That Which We Don’t Talk About: Dating

The “one year” rule has been a sort of unspoken rule amongst widow(er)s. You cannot put a timeline on love, loss, and your ability to move forward, but it seems for those who broke the one year standard rule of waiting to date after losing a spouse, they were shamed.

I have met a few widow(er)s who dated and entered serious relationships before the one year, and I was one of those who judged. It is not so much about the moving forward part, as it is that we know how much a journey of grief entails-and that first year is a rollercoaster.

I began dating within the first year, but quickly ended things when I realized I just was not ready. I was too judgemental, too critical, and my heart too bruised to accept another person’s appreciation of myself. I felt like I was cheating. I am now nearing the 1.5 year mark, and it feels completely different.

Testing the waters again, I find my mind is at much better place now than 8 months ago. I am at the part of grief where I can imagine Kevin wanting me to be happy, where I can dream again for a future all my own, and I can even consider a life with someone else.

Besides the emotional connections we miss with our spouses, there is a definite skin hunger, one in which finds many widows seeking strictly physical relationships. One of the most difficult things for a widow to consider is ANY intimate or emotional relationship with another companion. The levels of guilt, betrayal, distrust, and lack of hope are so prevalant, especially within that first year. We just seek, hoping to find something that can bring us even an ounce of happiness.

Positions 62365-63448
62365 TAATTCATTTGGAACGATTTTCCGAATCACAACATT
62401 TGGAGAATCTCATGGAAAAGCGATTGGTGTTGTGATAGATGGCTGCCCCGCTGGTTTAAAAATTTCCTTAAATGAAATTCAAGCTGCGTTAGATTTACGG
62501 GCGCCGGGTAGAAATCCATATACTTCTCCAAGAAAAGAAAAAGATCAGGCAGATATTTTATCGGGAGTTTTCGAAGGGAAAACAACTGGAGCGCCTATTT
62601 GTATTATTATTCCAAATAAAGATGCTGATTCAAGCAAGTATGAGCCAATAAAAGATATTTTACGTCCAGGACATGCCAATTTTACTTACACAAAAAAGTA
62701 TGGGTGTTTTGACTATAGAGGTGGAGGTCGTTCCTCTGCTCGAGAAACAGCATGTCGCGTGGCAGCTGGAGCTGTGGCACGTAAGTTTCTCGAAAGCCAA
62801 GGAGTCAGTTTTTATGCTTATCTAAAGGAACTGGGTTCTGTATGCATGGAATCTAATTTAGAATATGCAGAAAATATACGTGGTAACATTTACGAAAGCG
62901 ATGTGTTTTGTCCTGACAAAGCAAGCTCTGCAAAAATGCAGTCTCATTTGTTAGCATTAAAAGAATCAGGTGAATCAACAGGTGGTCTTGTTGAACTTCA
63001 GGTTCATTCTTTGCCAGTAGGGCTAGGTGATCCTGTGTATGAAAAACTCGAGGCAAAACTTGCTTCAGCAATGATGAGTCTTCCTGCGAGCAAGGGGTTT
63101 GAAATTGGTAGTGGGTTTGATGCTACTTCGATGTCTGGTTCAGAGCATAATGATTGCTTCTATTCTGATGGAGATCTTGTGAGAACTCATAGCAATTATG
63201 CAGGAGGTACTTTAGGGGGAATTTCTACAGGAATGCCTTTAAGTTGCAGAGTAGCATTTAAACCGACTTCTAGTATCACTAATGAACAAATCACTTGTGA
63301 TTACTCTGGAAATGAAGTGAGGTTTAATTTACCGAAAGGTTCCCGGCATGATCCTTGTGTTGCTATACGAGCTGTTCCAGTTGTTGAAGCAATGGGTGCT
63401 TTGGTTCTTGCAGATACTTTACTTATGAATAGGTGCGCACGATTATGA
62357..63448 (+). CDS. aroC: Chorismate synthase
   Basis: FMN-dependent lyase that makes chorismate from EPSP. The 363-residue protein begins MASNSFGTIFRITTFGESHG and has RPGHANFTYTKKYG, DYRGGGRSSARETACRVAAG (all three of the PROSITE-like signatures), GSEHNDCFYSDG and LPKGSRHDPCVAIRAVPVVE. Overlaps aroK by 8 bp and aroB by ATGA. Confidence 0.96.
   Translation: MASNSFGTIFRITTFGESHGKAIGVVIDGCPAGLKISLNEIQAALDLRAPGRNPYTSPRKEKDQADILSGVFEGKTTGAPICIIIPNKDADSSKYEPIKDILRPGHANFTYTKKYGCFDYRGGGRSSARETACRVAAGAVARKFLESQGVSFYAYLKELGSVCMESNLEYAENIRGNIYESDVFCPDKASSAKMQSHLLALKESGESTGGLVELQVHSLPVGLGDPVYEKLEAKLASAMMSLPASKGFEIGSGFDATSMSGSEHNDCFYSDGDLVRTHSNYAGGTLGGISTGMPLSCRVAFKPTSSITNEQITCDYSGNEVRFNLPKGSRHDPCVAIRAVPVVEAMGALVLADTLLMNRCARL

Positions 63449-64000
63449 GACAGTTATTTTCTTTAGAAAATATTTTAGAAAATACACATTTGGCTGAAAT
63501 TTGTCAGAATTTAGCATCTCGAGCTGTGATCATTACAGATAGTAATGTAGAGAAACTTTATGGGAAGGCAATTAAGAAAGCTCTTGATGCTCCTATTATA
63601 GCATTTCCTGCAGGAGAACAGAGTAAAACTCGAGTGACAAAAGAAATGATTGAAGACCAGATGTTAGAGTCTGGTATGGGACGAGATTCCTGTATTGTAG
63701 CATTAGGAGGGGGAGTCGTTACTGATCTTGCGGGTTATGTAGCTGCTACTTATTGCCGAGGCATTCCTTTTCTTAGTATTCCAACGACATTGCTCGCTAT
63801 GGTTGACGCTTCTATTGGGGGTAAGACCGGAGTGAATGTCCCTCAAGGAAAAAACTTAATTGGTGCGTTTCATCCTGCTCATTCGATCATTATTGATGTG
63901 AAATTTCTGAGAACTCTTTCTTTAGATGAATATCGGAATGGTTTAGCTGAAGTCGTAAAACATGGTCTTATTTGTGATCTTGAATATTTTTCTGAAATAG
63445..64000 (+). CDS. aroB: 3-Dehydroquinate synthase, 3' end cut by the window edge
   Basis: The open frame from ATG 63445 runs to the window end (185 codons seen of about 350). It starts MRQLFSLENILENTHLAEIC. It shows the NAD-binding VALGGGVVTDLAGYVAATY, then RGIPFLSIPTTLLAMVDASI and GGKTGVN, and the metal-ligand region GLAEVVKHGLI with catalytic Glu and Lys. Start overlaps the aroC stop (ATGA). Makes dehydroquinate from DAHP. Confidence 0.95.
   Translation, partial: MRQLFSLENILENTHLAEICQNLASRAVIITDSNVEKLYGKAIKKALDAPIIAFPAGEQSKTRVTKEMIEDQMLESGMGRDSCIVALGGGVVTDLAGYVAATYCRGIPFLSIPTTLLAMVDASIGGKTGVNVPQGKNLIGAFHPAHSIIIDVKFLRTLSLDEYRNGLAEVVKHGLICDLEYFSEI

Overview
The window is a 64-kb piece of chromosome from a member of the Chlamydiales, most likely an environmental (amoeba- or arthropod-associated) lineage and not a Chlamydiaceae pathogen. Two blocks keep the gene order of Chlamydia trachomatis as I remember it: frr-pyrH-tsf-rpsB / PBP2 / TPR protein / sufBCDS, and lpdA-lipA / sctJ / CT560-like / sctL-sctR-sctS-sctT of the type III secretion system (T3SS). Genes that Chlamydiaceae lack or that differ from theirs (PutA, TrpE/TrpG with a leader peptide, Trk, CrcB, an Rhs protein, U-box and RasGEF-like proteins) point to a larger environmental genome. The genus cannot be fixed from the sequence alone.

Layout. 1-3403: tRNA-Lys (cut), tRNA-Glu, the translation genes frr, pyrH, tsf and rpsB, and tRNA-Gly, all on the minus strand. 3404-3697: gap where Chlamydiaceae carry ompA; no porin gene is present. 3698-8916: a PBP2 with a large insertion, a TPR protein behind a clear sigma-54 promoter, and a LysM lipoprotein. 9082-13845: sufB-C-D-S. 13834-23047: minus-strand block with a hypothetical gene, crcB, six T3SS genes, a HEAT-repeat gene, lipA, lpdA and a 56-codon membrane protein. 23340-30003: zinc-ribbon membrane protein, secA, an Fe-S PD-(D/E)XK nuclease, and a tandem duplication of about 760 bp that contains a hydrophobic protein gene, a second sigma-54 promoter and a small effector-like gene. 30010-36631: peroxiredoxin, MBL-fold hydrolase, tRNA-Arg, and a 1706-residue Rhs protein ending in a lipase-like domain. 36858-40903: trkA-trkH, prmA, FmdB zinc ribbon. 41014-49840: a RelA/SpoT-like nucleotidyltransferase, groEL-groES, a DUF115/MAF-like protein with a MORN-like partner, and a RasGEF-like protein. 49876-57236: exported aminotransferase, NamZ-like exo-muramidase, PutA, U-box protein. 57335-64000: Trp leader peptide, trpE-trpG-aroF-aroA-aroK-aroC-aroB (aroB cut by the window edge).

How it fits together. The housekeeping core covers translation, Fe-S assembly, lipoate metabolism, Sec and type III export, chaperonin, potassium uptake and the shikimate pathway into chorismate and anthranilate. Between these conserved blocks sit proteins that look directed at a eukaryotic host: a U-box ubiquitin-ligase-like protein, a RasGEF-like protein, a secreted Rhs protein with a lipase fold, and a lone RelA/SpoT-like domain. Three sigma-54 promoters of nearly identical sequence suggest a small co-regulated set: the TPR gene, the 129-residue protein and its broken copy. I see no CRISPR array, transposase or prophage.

Dating as widow is quite difficult-when we feel happy, we question it. When we’re sad, we feel guilty. We are trying to find equal balance of pleasing someone new, and still honoring the past. It is a constant tug and pull relationship.

There should not be these unspoken rules of what a widow(er) should and should not do when seeking to date again after the loss. Judgement has become so quick to determine when someone is “over” a spouse. I don’t believe one ever gets over the loss of their spouse. We just grow past it and come to accept that our spouse would want us to be happy. Our hearts are a bit more guarded, but in the same breath, we know how life is short and do not want to waste time with the games of dating.

Being a widow once already, I do realize that the possibility of being a widow again is quite high. That scares me, as I discussed with a close widow friend, but it does not stop me from wanting love again, from seeking it out, from craving to fall like I did once before. And this time around, I know I could handle it-I do not want to, but I know I could. I am strong. We are strong.

There are no rules to dating again as a widow, but just know that in most cases, we think about it thoroughly, deeply, considerately. While we may not always make the smartest choices, we make the choices that bring us happiness. And above all, happiness is one of the best emotions to feel after experiencing a loss this great.

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Comments 1

  1. I’d suggest at least one year. If it’s shorter (and especially if you have a child) you can end up getting married for the wrong reason. You just lost your best friend. How long will it take for you to find another best friend? I can’t even imagine.

    I’m speaking from personal experience. If you and your child have good family support and love, it’s best to wait. Even if the one you would marry has an amazing family who loves your child and adopts them as their own you have to ask yourself the question: why are you getting married? Do you really know and love this person?

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